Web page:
Being the coach’s son can be a challenge. Now add the fact that your father is a three time Olympian and will be the Olympic coach in 2012, the challenged just got amplified. Alex didn’t get there by nepotism – as the #2 ranked men’s foilist in both Jr. and Sr. points in the US and #14 in the world, he has certainly worked his way on the team. Fencing.net caught up with Alex after his world cup in Seoul.
KM: How does it feel to be an Olympian?
It’s an honor to follow in my father’s footsteps! He’s done it three times and is the Olympic coach so hopefully I can go out and get a medal for both of us!
It is a little strange now though. After the big buildup of the announcement of the team in Virginia Beach, it’s been a bit quieter now. It is now the grind and work of training to get to the Olympics.
I have been a bit distracted though since my mind has been on other things the last couple of days. I just graduated!
KM: That’s got to be exciting!
Yeah! I had to finish up all of my graduation stuff and try and do my training all at the same time!
KM: You must have done some intense training because you did well in Seoul.
Yeah it was great! It did suck that the Americans had to face each other so early. Gerek [Meinhardt] and I originally didn’t have to face each other, but they had the results wrong, so when they reseeded, we had to face each other in the first round.
Then later in the rounds, Race [Imboden] went on and beat me to get to the quarter finals. He was on fire that day and went out and took a bronze!
KM: What was going through your head when you found out you had to face Gerek after the reseed?
It was tough, but we have to remember that fencing is an individual sport. You have to make that separation in your head that even though he is a teammate, you have to face him and try your best and beat him. I really try and keep that distance in my head when I have to fence teammates.
KM: It must happen even more with Gerek!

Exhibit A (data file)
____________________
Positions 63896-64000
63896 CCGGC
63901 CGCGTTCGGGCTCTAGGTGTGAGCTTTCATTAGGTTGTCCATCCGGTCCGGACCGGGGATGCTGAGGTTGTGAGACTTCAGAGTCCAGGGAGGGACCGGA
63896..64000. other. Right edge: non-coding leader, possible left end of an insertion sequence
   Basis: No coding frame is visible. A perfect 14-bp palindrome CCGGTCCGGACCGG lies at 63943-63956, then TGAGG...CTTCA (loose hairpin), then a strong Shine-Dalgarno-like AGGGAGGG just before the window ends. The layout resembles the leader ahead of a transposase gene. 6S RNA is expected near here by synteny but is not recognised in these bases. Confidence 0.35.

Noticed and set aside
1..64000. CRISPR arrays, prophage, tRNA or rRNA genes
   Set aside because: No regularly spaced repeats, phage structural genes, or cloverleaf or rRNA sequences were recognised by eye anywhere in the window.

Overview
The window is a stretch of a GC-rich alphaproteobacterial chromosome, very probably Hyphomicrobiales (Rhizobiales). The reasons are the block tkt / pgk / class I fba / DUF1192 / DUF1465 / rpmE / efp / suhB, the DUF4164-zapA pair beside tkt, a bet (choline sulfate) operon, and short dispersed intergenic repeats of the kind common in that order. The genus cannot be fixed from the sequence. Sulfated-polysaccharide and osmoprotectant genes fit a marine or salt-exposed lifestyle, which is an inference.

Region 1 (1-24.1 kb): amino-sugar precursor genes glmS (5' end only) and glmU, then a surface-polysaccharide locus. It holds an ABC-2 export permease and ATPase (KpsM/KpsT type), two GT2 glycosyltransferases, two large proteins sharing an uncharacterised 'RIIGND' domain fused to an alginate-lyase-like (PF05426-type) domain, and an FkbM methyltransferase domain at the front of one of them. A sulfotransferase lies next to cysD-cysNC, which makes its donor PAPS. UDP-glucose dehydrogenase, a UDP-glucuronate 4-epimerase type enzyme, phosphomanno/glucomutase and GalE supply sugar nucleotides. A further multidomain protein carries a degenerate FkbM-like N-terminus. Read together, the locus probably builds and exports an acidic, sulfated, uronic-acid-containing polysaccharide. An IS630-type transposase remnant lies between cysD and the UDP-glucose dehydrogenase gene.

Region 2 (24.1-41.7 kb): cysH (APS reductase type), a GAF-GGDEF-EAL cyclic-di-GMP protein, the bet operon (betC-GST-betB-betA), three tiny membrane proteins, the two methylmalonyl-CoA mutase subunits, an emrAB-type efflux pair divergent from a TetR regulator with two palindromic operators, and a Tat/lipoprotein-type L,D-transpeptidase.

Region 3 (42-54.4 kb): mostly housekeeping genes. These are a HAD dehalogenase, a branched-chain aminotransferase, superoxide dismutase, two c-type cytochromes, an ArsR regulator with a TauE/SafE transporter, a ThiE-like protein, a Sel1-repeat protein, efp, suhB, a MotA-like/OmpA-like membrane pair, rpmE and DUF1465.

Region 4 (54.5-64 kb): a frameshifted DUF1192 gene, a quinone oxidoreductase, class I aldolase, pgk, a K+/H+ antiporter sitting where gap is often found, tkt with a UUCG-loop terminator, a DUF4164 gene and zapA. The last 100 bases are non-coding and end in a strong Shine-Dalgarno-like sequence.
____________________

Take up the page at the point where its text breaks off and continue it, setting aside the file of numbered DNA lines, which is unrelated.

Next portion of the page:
Yep! I have to face him all the time! He is one of my main training partners!
KM: Exactly! Is it a bit strange to be training with him like this since the way you met him was your mom taught him piano lessons?
It’s a bit weird because growing up, we would play together and when I started out fencing, I really looked up to him. I mean, I still do in certain ways, but now we are more peers. It was a bit of a mental shift to move from looking up to him to moving to a peer level.
KM: What does it feel like to be one the youngest fencers on the team?
Yeah, Lee [Keifer] gets that honor of being the youngest! She is two months younger than me!
Being younger it isn’t actually easier, it is a bit harder. You have to go out and prove yourself to people who are older and stronger. What I can say is that I have a huge work ethic in me to go and outwork them so that way my youth is now an asset.
You have to realize that the other person on the other side of the strip is your opponent, no matter who they are, and you have to do your best to go out and beat them.
KM: Your dad is a three time Olympian and the Men’s National Foil coach, your sister Sabrina is a top level women’s foilist and you are in the top 16 in the world; what is it like being in the Massialas household? Is it just fencing all the time?
No, we are actually a very typical family for the most part! Dad really tries to separate the two areas. He really works on keeping the two very distinct. When I’m on the strip, he is coach. When he is at home, he is dad.
He really is one of the fairest coaches also. Not many people can say that their coach is also their friend and dad and have a good relationship.
He will let you know when you are doing things wrong and when we need to work, but he is also good about telling you when you do well. When we are at home, it would be an unfair advantage to my teammates to talk about fencing all the time, so he really keeps fencing stuff to the club.
KM: So what is it like for your mom? She is kind of the odd one out.
Yeah, she is a bit! She is super supportive though! She never pushed either Sabrina or I to fence, she just let us choose.
KM: Did she try and get you to play piano?
Well, she did try a bit, but dad got to us first with fencing so there wasn’t any more time! HA!
KM: Where are you going to school next year?
I’m super excited about going to Stanford! It has a great program both in athletics and academics.
Also anyone who knows me knows I hate the cold! So Stanford will be a great place for me!
KM: Pac-12! You know the UW Huskies are going to beat you in football since you don’t have Andrew Luck any more.
We have a great recruiting class coming in so we’ll be OK!
KM: What are you doing to get ready for the Olympics now that we are about 50 days before the Olympics?
After Havana, we will have a national camp in Anaheim and we will be in two a day practices and making our final push. I had a blog that I was doing for my senior project in high school which I’ll keep going as we approach the Olympics. It is Massialastolondon.blogspot.com.
KM: So it will have all of the secret tales of what it is like to be on the road to the Olympics as well as inside secrets of being the son of the Men’s foil coach!
Video:Alex Massialas fencing against Benjamin Kleibrink (GER) at the 2010 World Championships in Paris